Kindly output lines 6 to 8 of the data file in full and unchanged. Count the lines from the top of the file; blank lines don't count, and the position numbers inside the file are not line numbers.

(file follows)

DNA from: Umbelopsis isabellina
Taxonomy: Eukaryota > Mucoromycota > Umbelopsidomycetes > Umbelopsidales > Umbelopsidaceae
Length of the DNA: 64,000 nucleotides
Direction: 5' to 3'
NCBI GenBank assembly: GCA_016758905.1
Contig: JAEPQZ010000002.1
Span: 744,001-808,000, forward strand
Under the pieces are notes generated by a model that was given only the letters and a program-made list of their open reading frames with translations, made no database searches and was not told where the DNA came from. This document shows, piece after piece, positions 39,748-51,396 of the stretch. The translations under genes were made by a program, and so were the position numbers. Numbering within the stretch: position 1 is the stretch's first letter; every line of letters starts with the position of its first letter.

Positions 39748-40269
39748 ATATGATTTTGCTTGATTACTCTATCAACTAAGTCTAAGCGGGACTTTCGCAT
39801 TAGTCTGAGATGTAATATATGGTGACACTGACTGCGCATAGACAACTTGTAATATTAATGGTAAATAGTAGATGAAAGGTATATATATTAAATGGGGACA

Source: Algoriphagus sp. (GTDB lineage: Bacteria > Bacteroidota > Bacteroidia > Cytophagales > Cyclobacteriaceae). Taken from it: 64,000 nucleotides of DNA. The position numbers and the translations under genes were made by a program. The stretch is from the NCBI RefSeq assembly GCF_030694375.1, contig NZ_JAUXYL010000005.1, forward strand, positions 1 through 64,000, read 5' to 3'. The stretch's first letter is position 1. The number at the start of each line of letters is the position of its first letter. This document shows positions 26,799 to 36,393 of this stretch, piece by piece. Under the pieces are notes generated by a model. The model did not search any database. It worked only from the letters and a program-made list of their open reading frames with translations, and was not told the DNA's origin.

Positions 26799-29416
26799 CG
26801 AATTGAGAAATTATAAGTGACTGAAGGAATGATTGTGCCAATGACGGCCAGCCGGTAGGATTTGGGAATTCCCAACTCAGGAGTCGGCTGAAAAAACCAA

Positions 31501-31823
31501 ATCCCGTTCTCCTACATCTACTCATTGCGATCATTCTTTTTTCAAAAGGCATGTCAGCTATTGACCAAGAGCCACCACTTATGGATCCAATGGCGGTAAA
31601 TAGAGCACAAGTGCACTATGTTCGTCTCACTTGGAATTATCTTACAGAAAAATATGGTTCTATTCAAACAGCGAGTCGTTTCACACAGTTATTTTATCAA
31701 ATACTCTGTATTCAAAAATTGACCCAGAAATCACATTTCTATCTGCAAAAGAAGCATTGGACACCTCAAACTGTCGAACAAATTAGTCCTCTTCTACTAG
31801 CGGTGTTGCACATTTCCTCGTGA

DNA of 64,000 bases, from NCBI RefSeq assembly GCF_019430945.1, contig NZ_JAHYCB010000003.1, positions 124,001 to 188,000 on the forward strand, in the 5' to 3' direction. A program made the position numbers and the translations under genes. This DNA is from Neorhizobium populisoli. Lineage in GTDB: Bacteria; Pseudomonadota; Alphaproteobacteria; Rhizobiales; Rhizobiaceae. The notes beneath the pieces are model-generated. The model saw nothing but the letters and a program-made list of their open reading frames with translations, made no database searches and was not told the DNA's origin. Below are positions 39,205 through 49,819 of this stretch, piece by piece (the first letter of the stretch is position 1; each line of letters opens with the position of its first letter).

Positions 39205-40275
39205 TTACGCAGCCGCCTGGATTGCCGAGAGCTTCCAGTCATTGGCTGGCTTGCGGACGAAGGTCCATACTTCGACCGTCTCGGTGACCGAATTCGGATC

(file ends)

Contig: JAEPQZ010000002.1
Span: 744,001-808,000, forward strand
Under the pieces are notes generated by a model that was given only the letters and a program-made list of their open reading frames with translations, made no database searches and was not told where the DNA came from. This document shows, piece after piece, positions 39,748-51,396 of the stretch. The translations under genes were made by a program, and so were the position numbers. Numbering within the stretch: position 1 is the stretch's first letter; every line of letters starts with the position of its first letter.